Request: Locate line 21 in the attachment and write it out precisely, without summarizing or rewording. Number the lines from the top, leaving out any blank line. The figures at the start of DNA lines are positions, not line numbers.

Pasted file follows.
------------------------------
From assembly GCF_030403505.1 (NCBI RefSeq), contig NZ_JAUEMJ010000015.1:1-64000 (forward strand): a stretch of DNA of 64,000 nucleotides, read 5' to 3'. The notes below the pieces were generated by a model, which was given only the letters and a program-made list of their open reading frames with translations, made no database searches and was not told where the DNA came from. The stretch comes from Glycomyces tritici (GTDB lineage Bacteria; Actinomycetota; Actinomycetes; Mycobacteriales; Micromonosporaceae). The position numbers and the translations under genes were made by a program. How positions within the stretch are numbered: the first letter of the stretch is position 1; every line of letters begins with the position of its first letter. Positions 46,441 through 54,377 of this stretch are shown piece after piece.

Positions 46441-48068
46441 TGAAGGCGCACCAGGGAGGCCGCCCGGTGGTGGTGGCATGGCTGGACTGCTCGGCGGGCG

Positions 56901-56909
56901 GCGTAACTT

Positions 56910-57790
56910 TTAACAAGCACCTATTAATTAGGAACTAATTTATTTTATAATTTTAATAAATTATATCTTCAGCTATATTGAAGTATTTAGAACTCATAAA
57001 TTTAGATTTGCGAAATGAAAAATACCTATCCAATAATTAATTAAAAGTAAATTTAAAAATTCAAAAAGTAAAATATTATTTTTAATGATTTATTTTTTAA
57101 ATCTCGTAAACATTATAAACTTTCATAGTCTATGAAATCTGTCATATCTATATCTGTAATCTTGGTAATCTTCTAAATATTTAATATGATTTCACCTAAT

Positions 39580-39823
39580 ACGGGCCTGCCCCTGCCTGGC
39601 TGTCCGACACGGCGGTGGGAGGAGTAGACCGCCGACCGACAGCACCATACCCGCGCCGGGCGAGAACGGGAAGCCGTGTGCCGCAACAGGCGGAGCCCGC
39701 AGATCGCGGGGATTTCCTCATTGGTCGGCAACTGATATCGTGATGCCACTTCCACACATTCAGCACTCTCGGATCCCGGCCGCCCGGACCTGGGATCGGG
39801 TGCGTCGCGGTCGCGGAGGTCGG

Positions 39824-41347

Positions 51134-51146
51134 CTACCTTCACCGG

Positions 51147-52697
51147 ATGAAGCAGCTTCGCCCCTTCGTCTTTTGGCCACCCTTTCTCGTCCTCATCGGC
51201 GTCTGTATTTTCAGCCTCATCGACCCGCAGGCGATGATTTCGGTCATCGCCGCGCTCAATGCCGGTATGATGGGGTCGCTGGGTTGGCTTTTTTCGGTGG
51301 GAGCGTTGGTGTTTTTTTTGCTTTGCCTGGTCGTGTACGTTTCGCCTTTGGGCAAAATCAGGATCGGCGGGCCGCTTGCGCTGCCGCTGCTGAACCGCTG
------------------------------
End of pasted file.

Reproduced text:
51301 GAGCGTTGGTGTTTTTTTTGCTTTGCCTGGTCGTGTACGTTTCGCCTTTGGGCAAAATCAGGATCGGCGGGCCGCTTGCGCTGCCGCTGCTGAACCGCTG